So, that’s it! Be ready for my next posts because they’ll become more interesting every week!

Got accepted to Outreachy!

As I mentioned in my previous post, I got accepted to the Outreachy program, which is an internship for women and people from other underrepresented groups that can work, for a period of three months, on free and open source software while learning and improving  their abilities.

The internship will start on May 25 and I’ll be working for OpenStack on the zaqar-pythonclient, adding support for Zaqar API v1.1.

The internship will finish on August 25. So during all that time I’ll be writing about my experience in Outreachy, and about the task in which I’ll be working on during these three months.

I hope that my following posts about my learning process could be useful for you, and that my experience could help you to get more  enthusiastic about OpenStack, if you’re not already into it. So, let’s get started!

Stop being your own limitation

There’s a very famous quote from Gandhi that says: “be the change that you want to see in the world“, and I could change it a little bit and say “be the change that you want to see in your life“. Sometimes we just look for a turn in our life to happen, but then the fear overcomes and we decide to not change anything because, after all, our life isn’t that bad.

I’ll share with you something in which I’m working on; there are so many things, positive ones, that are happening to me right now: I got accepted to the Outreachy internship, which is fantastic, I’m now working on two projects that involve opening a chapter of two different and famous groups in my country, which is awesome! But the thing is that, shy and insicure as I am, sometimes fear overcomes and what I think is: “Will I be able to do this?”, “I’m only 20 years old, what am I doing?”.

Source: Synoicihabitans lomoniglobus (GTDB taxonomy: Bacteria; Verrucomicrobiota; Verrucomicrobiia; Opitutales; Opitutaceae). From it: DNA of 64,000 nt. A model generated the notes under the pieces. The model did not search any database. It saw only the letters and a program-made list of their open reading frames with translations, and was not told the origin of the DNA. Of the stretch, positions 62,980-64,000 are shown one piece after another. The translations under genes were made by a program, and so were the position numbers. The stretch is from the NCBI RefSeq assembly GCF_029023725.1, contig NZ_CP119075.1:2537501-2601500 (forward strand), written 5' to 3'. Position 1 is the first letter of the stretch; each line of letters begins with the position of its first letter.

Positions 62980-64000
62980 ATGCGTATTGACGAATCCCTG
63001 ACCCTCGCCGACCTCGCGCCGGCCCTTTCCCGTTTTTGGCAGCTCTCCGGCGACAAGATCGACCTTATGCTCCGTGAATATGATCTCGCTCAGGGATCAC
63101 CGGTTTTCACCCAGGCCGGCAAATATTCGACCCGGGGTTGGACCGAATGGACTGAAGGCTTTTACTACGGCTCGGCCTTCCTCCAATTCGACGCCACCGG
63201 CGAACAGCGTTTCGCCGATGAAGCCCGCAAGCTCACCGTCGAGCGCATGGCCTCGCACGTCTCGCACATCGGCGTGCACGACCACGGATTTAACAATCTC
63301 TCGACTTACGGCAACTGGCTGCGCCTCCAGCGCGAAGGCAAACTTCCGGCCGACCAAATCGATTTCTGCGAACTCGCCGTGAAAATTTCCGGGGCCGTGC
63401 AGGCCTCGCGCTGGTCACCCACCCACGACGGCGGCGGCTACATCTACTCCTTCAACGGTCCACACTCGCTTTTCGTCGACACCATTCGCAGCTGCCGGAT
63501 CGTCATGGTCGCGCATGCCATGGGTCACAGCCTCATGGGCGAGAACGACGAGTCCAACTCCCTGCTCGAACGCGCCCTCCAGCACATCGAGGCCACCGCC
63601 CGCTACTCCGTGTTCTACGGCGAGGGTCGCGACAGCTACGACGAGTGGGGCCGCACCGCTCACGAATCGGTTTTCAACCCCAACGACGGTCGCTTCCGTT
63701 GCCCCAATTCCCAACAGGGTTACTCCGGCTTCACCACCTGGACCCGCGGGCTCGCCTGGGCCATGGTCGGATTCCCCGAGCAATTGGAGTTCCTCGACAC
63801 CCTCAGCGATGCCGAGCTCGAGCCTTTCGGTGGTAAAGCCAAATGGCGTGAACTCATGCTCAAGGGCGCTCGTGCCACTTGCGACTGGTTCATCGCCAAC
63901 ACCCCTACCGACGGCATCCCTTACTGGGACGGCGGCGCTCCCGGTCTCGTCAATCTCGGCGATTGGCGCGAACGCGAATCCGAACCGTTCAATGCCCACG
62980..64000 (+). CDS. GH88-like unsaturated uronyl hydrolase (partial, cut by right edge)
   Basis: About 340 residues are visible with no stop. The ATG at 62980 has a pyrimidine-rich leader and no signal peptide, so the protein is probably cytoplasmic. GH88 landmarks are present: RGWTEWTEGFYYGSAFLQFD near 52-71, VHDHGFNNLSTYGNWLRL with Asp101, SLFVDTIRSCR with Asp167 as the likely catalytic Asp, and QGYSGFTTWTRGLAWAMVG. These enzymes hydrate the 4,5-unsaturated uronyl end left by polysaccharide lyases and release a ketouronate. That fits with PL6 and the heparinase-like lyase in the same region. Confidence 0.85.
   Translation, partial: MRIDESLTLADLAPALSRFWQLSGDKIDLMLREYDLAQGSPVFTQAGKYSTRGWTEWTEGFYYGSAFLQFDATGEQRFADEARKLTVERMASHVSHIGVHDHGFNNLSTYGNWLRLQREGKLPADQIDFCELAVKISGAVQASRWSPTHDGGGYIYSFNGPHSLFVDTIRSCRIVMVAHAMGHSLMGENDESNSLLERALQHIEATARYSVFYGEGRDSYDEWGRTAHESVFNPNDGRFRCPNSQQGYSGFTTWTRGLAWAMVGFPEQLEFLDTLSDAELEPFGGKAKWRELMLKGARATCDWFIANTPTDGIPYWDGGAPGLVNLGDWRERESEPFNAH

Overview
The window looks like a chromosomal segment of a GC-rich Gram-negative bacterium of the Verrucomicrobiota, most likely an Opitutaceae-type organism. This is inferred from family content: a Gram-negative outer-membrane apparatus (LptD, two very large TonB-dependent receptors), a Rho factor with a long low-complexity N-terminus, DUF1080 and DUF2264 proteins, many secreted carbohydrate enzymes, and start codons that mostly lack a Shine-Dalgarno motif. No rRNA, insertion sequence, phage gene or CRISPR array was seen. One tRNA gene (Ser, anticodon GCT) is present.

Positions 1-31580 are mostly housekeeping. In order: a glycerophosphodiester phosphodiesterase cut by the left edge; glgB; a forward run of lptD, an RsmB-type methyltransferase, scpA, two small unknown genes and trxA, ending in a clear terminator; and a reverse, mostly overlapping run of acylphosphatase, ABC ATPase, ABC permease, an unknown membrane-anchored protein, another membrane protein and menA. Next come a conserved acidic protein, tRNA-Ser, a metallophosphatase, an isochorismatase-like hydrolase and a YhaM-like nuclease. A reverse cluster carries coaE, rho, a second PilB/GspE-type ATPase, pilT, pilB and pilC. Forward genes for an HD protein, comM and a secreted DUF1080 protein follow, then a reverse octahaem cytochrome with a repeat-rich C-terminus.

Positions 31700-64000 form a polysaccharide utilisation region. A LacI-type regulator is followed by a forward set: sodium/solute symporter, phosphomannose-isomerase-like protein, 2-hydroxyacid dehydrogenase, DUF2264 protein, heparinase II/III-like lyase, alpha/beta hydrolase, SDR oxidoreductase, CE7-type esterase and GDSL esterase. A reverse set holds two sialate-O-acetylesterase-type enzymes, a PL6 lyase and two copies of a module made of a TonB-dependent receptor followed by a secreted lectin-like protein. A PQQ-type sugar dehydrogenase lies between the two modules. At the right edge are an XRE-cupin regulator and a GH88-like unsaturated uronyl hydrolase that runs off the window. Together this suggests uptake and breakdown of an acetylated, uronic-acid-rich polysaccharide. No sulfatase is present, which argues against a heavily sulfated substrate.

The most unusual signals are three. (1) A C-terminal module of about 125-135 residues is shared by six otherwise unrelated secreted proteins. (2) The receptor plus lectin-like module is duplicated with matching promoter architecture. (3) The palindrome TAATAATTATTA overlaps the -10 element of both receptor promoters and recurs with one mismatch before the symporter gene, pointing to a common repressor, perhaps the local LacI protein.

Those are the kind of questions that come into my mind because, as well as so many people, I fear failure. But should I or we keep thinking that way? Those questions are the ones that can really, in my opinion, lead to the failure we all fear, because we are just putting limits to ourselves, we are not opening our minds to positive changes and opportunities.

The fact is that every time we have to take a decision, or an opportunity, small or big that it could be, we have to take that risk in order to that change to happen, and what I’ve understood is that there is no success without failures and risks being taken.

So what I can say is that when fear overcomes, we just need to stop thinking about the possible failure that the risk you are going to take could lead to, but try thinking, instead, about the positive changes that will happen in your life if you DO take that decision, about the accomplished you will feel after you take that risk and beat that fear you were having before.

Stop thinking about your limitations, because the thing is that those limitations are just in your mind, you can do anything you want, you can be that change you want to see in your life.